EUobserver on 11 February published the opinion of Martin Kenney on the public registers of beneficial owners, that Europe wants the EU states to create. The author is partner of a specialist investigative and asset recovery practice, so I suppose he knows what he is talking about.
Public access is not a good idea
He is against the decision to make the registers open to the public on grounds of personal and corporate privacy.
How do we square one arm of the EU involved with advancing the cause of private data protection, with the other arm pushing for open UBO registers offshore? Why is bank account and tax return data private, while ownership of company data is not?
He congratulates International Consortium of Investigative Journalists (ICIJ) and Transparency International (TI) for their noble fight against fraud and corruption, but disagrees with their notion of unlimited public access to confidential information.
He does not believe the confidential information will frustrate crooks, money-launderers and terrorists.
Open UBO registers will intrude upon the privacy of the innocent and be worse than useless in the fight against fraud and corruption.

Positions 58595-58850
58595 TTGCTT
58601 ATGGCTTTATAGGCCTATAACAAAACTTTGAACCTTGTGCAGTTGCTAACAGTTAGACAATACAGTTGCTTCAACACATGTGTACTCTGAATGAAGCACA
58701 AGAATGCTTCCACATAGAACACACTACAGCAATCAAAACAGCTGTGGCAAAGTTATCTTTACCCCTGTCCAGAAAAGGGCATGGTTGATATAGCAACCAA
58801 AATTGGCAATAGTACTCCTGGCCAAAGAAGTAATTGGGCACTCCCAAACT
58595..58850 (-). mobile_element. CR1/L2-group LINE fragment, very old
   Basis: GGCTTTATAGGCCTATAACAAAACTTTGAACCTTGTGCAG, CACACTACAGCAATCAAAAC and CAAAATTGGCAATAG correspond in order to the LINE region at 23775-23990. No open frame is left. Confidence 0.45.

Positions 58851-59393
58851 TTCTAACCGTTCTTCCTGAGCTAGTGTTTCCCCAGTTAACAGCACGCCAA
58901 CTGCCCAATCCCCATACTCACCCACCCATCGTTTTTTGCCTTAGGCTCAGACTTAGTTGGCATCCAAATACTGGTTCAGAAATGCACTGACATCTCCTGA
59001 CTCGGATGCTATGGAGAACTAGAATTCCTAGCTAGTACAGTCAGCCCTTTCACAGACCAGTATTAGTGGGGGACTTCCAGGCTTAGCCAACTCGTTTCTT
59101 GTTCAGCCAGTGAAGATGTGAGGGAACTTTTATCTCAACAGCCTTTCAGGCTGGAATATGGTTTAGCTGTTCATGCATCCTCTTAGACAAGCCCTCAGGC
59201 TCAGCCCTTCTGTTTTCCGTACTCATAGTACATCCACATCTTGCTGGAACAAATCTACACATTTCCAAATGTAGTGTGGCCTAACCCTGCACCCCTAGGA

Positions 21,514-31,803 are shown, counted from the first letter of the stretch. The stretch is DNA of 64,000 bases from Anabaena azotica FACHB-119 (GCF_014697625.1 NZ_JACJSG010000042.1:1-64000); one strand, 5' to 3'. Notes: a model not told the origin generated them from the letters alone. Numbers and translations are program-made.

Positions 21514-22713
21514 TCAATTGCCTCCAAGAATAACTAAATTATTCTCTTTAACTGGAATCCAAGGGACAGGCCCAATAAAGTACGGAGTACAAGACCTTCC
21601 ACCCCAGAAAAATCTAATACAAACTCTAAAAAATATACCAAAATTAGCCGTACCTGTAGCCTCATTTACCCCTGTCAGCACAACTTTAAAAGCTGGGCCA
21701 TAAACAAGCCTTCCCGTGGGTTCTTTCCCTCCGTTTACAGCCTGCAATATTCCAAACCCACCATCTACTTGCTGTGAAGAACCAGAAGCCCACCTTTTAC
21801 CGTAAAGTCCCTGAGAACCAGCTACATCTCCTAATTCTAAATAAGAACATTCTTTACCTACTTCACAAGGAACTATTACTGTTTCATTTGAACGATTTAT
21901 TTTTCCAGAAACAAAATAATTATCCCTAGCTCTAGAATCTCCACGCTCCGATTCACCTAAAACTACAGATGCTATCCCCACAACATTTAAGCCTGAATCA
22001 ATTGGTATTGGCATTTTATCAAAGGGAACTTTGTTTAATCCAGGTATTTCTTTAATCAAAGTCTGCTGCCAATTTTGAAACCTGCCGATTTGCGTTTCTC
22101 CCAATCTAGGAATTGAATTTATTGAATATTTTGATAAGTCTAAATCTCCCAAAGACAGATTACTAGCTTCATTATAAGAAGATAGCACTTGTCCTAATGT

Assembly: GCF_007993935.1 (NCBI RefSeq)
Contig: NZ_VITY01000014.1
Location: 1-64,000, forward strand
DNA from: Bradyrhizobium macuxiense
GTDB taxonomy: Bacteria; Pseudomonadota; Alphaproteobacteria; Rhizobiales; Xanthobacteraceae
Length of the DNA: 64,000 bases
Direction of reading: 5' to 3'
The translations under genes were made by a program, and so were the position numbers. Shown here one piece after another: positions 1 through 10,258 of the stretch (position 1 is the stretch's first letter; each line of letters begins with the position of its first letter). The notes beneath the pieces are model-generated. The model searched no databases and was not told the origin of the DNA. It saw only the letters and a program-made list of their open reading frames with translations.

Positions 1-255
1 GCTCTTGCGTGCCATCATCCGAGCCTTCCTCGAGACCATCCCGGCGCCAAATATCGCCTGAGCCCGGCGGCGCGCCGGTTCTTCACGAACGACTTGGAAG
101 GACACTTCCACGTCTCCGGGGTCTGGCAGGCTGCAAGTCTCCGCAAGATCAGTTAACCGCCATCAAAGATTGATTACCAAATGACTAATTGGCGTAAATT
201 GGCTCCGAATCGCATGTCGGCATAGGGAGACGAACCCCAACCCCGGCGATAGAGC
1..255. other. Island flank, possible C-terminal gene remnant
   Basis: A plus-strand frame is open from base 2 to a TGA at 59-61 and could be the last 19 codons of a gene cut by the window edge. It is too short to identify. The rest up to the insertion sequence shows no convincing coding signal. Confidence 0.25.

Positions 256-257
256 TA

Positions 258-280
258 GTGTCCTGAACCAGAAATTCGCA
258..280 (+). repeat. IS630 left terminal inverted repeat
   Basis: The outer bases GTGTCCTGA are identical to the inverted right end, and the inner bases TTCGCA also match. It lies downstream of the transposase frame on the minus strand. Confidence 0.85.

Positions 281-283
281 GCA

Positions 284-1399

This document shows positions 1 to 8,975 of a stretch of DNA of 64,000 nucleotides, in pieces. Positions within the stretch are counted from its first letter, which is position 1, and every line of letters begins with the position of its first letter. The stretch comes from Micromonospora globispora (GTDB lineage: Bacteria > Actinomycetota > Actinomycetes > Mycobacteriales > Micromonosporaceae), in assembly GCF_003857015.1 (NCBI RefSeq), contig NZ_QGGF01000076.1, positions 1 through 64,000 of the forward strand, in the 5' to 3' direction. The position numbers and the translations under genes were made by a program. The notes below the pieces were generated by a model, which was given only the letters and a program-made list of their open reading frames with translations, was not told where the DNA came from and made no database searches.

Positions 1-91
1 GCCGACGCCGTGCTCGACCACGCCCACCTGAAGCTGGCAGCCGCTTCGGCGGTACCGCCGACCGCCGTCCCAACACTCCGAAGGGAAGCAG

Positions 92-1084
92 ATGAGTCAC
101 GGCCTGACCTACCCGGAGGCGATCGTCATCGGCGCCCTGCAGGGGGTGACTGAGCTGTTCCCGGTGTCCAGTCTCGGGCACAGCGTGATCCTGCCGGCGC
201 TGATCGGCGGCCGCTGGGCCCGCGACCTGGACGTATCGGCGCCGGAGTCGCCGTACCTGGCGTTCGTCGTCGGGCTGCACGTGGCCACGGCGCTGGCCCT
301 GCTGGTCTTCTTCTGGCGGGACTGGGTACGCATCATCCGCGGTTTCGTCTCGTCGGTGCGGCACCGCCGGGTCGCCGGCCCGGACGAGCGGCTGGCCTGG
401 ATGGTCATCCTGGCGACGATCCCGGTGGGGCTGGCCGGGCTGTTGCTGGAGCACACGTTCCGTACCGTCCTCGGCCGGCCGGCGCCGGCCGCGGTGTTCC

I completely agree with that. It was the theme of my Dun & Bradstreet presentation: Faciliteert het UBO-register criminelen of draagt het bij aan de bestrijding van criminaliteit? (is the UBO-register facilitating criminals or is it useful for combatting crime?).
Addition 20 February 2020
Of course Transparency International (TI) reacted on the article, with Ending shell companies does not threaten privacy, 17 February 2020. The title of the article shows that it is not on the subject of Kenney’s article.
Though public access is against GDPR, TI keeps saying it is not. With false arguments TI keeps hammering that the ultimate beneficial owners do not need any privacy anymore. TI writes nonsense, lik “Acting as strong deterrents, public registers will create an additional layer of protection for societies“. The UBO-registers have nothing to do with Panama Papers, there information was obtained by hacking. The information in the registers is not useful for managing risks and potential liabilities, as the registers are full with unimportant people.